Category Archives: FBAR Fundraiser

#FEARBar (“Foreign Email Account Report”) update – All indications lead to reporting

The above tweet references a post written four years ago in June of 2013. The post predicted that at some point the United States would require disclosure (in addition to FATCA (Form 8938) and FBAR (FinCen 114) and other forms) of the email accounts used by Americans abroad.


That post concluded with my prediction:

The purpose of FBAR and FATCA is to …

Provide the U.S. with information that is outside of its jurisdiction. In other words, the U.S. has no legal right to the information. Therefore, by threatening “life altering” penalties, the U.S. forces its citizens to provide this information to the U.S. government.

If the contents of bank accounts is important, then the contents of an email account would be even more valuable.

You heard it here first:

The next information return that the U.S. will require is the:

Foreign Email Account Report” – FEARBar for short!

Congress will (like FATCA) unknowingly pass the general legislation (slipped in as part of a Hiring Act) and authorize the IRS to specify the contents of the return. What an Orwellian World!

FEARBar coming to an information return near you!

Continue reading

Snapshot in time: Eyewitness account of evolution of Schedule B and the #FBAR Form TDF 90-22.1 from 1981 to 1986

The above tweet references a fascinating discussion about Mr. #FBAR in the early years prior to the “The FBAR Fundraiser“.

Interestingly for the years 2003 to 2008 (if memory serves), IRS Publication 54 did NOT reference the FBAR requirement.

OAP says
October 11, 2016 at 4:23 pm

@heidi, @pacifica777

Now you’ve peaked my curiosity, and I’ve done a sad thing. My first filing from abroad was in 1981 and I’m sure I filed an FBAR, so I’ve dug out all the old records.

1981

A. Schedule B – It contains Part III and the question about financial accounts in a foreign country.
(I believe the instructions for Sch. B referenced FBAR.)

B. FBAR, top instructions – “This form blah, blah blah. You are not required to file a report if the aggregate value of the accounts did not exceed $1,000.”
(That’s not a typing error, it says $1,000.)

C. FBAR Line 9 – “ If you had a financial interest in one or more….accounts which are required to be reported, and the total maximum value of the accounts exceeded $10,000 during the year,….”
(Note total maximum value of the accounts, not maximum aggregate value of the accounts, and $10,000 figure.)

D. Instructions on back of FBAR – Unfortunately, for 1981 I only have the top copy and not the back.

1982
A. Schedule B – It contains Part III and the question about financial accounts in a foreign country.

B. FBAR, top instructions – Same as 1981

C. FBAR Line 9 – Same as 1981

D. Instructions on back of FBAR – Unfortunately, top copy only..

1983

A. Schedule B – It contains Part III and the question about financial accounts in a foreign country.
(For 1983, includes directions to FBAR instructions and now asks for which countries the accounts are located in.)

B. FBAR, top instructions – “This form blah, blah blah. You are not required to file a report if the aggregate value of the accounts did not exceed $5,000.”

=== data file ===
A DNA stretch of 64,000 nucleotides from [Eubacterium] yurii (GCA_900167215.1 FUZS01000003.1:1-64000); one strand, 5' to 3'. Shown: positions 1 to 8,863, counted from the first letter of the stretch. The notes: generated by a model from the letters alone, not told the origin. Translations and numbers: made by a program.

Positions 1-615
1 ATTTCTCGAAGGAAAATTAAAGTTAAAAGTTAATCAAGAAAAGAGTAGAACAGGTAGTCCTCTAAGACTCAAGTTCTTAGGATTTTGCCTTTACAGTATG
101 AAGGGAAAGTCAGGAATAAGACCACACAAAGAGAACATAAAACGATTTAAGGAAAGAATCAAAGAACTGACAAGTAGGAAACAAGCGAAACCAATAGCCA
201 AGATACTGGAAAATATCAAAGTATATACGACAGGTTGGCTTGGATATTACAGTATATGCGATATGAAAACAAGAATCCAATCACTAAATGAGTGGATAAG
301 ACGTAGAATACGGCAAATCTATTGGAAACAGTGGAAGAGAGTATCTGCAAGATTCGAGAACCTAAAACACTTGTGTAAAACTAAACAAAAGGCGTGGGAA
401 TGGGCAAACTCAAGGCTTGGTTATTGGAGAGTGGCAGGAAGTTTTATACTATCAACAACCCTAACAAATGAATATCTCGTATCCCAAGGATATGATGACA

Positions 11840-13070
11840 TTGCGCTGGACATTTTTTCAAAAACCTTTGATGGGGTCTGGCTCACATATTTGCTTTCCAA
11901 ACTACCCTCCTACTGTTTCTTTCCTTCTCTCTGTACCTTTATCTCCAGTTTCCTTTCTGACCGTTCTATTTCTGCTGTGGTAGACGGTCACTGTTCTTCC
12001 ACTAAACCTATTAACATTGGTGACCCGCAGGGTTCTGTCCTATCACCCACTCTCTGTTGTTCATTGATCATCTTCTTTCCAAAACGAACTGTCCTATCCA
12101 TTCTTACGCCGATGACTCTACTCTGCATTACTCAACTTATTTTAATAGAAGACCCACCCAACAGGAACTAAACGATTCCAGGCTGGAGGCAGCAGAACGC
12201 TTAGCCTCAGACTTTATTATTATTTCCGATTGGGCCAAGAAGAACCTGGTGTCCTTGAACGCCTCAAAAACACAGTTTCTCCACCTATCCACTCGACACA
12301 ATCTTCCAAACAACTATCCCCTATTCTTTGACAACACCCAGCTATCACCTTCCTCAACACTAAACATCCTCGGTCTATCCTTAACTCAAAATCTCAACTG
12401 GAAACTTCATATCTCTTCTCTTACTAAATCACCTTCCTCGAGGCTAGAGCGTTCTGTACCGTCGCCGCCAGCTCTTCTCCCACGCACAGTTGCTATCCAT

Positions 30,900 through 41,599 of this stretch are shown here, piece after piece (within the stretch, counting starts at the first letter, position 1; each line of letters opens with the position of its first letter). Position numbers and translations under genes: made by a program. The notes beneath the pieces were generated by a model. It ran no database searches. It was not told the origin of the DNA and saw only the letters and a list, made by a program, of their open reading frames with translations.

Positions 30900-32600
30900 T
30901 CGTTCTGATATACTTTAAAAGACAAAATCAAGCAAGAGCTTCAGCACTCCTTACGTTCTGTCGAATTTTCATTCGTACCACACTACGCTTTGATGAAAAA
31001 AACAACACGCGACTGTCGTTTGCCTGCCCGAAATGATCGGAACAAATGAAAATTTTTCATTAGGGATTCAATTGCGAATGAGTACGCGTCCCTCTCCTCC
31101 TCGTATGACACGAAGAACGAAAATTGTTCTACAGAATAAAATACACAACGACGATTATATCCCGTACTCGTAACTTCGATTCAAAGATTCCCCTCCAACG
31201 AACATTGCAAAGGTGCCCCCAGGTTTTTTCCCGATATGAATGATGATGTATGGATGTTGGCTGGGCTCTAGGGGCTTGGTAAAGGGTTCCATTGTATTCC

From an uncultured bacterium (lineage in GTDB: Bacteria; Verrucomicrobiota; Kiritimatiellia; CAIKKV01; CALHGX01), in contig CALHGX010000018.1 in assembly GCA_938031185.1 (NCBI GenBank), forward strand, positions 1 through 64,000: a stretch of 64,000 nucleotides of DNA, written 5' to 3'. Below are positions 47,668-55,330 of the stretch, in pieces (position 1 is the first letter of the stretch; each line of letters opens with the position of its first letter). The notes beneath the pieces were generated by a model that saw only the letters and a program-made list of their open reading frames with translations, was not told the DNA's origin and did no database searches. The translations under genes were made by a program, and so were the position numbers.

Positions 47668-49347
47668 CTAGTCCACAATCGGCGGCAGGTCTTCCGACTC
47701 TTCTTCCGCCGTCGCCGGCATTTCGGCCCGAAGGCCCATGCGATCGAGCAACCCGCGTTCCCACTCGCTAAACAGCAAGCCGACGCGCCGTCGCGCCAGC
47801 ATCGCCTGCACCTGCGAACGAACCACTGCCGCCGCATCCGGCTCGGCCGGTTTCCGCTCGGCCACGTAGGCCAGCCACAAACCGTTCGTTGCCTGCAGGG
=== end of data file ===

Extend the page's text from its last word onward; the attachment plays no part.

(That’s not a typing error, it says $5,000.)

C. FBAR Line 9 – Same as 1981.

D. Instructions on back of FBAR, Who must file – Each United States Person who has financial interest in or signature authority or other authority over bank, …..or other financial accounts in a foreign country which exceeds $5,000 in aggregate value at any time during the calendar year, must report that relationship each calendar year by filing TD F 90.22.1….”
(Note $5,000 figure.)

1984

A. Schedule B – Same as 1983

B. FBAR, top instructions – “This form blah, blah blah. You are not required to file a report if the aggregate value of the accounts did not exceed $5,000.”
(That’s not a typing error, it says $5,000.)

C. FBAR Line 9 – “ If you had a financial interest in one or more….accounts which are required to be reported, and the total maximum value of the accounts exceeded $10,000 during the year,….”
(Note total maximum value of the accounts, not maximum aggregate value of the accounts.)

D. Instructions on back of FBAR, Who must file – Same as 1983. ($5,000)

1985

A. Schedule B – Same as 1983.

B. FBAR, top instructions – “This form blah, blah blah. You are not required to file a report if the aggregate value of the accounts did not exceed $5,000.”
(That’s not a typing error, it says $5,000.)

C. FBAR Line 9 – Same as 1981.

D. Instructions on back of FBAR, Who must file – Unfortunately, only top copy.

1986

A. Schedule B – Same as 1983.

B. FBAR, top instructions – “This form blah, blah blah. You are not required to file a report if the aggregate value of the accounts did not exceed $10,000.”
(It now says $10,000.)

C. FBAR Line 9 – Same as 1981.

D. Instructions on back of FBAR, Who must file – Unfortunately, I only have the top copy.

From my limited files confusion reigns. For 1983, as for 1981, (C) FBAR Line 9 mentions “total maximum value of accounts exceeded $10,000″, but the instructions on the back of the FBAR states “which exceeds $5,000 in aggregate value at any time during the calendar year”. The (B) Top instructions don’t mention $10,000 until 1986.

I’m now off to find a life.

What are the benefits of U.S. citizenship that justify extra-territorial taxation?